Editor’s Note: “Over a Beer” is a regular column written by Greg Heil. While Greg is the Editor in Chief for Singletracks.com, any opinions expressed in this column are his alone and do not necessarily represent the opinions of Singletracks.com.
In a previous Over a Beer column, I decried electric mountain bikes as “the Spawn of Satan.” One of the many upset commenters referred to me as a “self-flagellating luddite.” Quality insult, good sir! This caliber of invective has seen a marked decline since Shakespearean times, so I applaud you for your valiant effort.
Breaking Down the Insult
For those who aren’t familiar, to “flagellate” is to whip or flog, “either as a religious discipline or for sexual gratification,” according to Google’s definition. Apparently there are some interesting parallels to be drawn between S&M and ascetic religion… but that seems a bit off topic for today.
A “luddite” is, specifically, “a member of any of the bands of English workers who destroyed machinery, especially in cotton and woolen mills, that they believed was threatening their jobs (1811–16),” according to Google. More broadly used, the term can refer to “a person opposed to increased industrialization or new technology,” also according to Google.
I actually wrote a paper about the Luddites for a university course, and the most accurate interpretation of the term when used in a modern context would be to refer to a person who’s afraid that their job is going to be made obsolete by the introduction of new technology. Some people, such as the fellow quoted above, have taken to using the term to refer to a person who is anti-technology altogether. But the most accurate interpretation refers to occupation specifically. That said, the shift in the usage of this term could be viewed as a shift in the English language.
So -2 points for not quite using the term properly, despite what Google may say. But I give the insult 45 points overall.
What exactly the scale is, is anybody’s guess.
In essence, this commenter is saying that I hate technology, or really anything that would make life easier, because I enjoy whipping myself so much that I derive some sort of sexual or religious pleasure from the experience.
But really, he’s not far off.
Exactly how much this guy wanted to insult me isn’t clear, but quite honestly, he’s not far off the mark. While I’m not going to be getting rid of my full-suspension, carbon fiber enduro bike anytime soon, I’ve thoroughly been enjoying going back to the roots of the sport of mountain biking.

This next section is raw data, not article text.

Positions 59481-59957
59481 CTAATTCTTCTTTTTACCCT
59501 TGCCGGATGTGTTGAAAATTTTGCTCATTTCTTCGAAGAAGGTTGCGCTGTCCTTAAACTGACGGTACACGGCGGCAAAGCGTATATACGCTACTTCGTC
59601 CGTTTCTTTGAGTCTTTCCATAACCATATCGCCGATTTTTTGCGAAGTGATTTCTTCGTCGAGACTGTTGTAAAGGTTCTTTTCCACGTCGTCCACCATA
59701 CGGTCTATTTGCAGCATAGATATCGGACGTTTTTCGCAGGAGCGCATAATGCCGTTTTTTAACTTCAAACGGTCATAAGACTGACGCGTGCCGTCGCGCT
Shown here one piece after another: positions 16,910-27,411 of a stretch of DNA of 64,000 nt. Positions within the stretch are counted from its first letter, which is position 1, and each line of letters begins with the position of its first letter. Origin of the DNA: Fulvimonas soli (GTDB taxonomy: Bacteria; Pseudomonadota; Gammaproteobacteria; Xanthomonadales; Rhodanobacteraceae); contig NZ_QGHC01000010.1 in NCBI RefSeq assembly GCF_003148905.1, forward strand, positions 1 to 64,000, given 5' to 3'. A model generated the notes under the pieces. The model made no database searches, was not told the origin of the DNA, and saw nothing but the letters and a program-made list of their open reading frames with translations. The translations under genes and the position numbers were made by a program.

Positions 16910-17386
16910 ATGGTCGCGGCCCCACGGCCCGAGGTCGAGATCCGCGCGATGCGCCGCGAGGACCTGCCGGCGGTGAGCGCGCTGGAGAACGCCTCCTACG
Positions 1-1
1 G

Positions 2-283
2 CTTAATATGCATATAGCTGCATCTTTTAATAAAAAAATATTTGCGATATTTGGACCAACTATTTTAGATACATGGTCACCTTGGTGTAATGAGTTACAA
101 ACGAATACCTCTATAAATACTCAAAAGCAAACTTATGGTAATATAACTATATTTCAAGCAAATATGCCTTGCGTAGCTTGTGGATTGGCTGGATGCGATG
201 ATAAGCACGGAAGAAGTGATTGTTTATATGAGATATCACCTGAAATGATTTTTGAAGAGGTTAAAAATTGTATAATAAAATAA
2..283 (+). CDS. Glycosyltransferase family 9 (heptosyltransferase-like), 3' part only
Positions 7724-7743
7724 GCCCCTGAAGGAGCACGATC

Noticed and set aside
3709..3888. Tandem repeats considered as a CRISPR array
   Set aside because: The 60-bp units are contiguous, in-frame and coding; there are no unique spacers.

Yes, friends, I have officially built up a singlespeed.
I’ve been hanging onto this 2011 Airborne Goblin hardtail 29er for years, because it has just kept going. Lately, though, the Goblin has seen very little use, and I wondered if a singlespeed conversion might breathe new life into this old bike.
I was right.
I’ve been having an absolute blast simplifying my mountain biking experience with one solitary gear ratio (two gears, many speeds, one ratio—as my mechanic friend Scot Banks would say). Not worrying about chains getting sucked, derailleurs getting ripped off, rear suspension not being tuned properly, or the utter pain in the thumb that shifting is, has been almost a spiritual experience. Sexual? Maybe that’s an article for another time…
Sure, there’s been plenty of physical flogging that has taken place in order to achieve this spiritual singlespeed nirvana, but honestly it has been more than worth it. The quietness and the simplicity more than makes up for the metaphorical cat o’ nine tails tearing at my flesh.
I mountain bike because I enjoy doing hard things.
I’m well-aware that many technological advancements in mountain biking came about to make the sport easier, to allow the rider to travel faster, or to enhance overall enjoyment. But even despite all those advancements, I think that at its very core, mountain biking is an extremely difficult endeavor. In fact, some of the most challenging moments or experiences in my life have taken place on the back of a mountain bike.
If I wanted to avoid difficulty and for my life to be easy, I’d sit on the couch, pop open a bag of potato chips, and binge-watch Netflix all weekend. I wouldn’t even consider swinging a leg over a bicycle. If I still wanted to go out in the mountains and experience that jaw-dropping beauty, but in an easy fashion, I’d buy a dirt bike, a four wheeler, or a side-by-side. (Heck, you can purchase a used dirt bike or four wheeler for less than most of the mountain bikes we write about.)
But my goal in life isn’t to make it through to the end by taking the easiest route possible. Instead, I think that choosing to challenge myself and push my personal limits helps give life an interesting depth of experience, providing a unique sense of growth and accomplishment as I shatter personal goals and my own physical ceilings. Not only that, I truly believe that challenging my limits on the mountain bike and learning how to push through adversity has yielded dividends in resilience in all other areas of life, including work, financial trials—you name it.